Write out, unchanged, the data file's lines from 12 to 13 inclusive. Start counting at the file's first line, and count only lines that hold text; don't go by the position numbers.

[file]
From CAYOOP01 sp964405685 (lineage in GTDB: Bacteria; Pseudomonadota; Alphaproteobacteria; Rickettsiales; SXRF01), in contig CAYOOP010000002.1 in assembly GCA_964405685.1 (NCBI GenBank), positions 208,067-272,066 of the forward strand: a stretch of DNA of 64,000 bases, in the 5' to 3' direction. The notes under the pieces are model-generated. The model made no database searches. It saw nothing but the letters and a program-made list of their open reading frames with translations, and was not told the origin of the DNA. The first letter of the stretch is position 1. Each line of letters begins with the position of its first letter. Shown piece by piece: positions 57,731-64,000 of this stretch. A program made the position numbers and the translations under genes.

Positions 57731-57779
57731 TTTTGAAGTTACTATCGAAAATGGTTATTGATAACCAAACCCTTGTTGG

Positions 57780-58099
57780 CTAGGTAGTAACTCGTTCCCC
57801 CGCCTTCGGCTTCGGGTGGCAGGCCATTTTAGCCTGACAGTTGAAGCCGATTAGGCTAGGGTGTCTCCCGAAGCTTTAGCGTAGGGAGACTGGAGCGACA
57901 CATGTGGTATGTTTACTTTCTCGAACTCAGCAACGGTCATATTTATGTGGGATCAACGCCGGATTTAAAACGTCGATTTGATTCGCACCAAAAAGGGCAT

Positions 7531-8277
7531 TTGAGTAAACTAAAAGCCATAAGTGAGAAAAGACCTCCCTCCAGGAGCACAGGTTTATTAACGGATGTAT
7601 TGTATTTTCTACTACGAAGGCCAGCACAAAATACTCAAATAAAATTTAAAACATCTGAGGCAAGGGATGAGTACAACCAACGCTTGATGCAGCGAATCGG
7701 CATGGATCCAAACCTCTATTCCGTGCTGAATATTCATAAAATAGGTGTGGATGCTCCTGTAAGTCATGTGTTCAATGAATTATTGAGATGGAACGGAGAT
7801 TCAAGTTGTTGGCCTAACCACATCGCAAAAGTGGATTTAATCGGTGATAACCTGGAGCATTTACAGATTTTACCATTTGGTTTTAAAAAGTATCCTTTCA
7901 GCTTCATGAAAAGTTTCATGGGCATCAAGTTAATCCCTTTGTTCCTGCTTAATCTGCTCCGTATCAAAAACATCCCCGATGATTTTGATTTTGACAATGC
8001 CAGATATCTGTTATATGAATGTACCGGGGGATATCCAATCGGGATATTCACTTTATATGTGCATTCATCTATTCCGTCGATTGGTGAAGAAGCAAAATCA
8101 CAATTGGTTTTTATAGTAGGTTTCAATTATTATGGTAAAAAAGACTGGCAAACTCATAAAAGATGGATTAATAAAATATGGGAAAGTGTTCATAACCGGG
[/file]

7801 TCAAGTTGTTGGCCTAACCACATCGCAAAAGTGGATTTAATCGGTGATAACCTGGAGCATTTACAGATTTTACCATTTGGTTTTAAAAAGTATCCTTTCA
7901 GCTTCATGAAAAGTTTCATGGGCATCAAGTTAATCCCTTTGTTCCTGCTTAATCTGCTCCGTATCAAAAACATCCCCGATGATTTTGATTTTGACAATGC